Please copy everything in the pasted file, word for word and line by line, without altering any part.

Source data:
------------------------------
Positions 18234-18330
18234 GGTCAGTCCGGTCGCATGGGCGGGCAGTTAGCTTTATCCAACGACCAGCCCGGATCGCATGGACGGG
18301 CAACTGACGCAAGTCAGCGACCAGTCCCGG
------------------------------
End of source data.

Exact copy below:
Positions 18234-18330
18234 GGTCAGTCCGGTCGCATGGGCGGGCAGTTAGCTTTATCCAACGACCAGCCCGGATCGCATGGACGGG
18301 CAACTGACGCAAGTCAGCGACCAGTCCCGG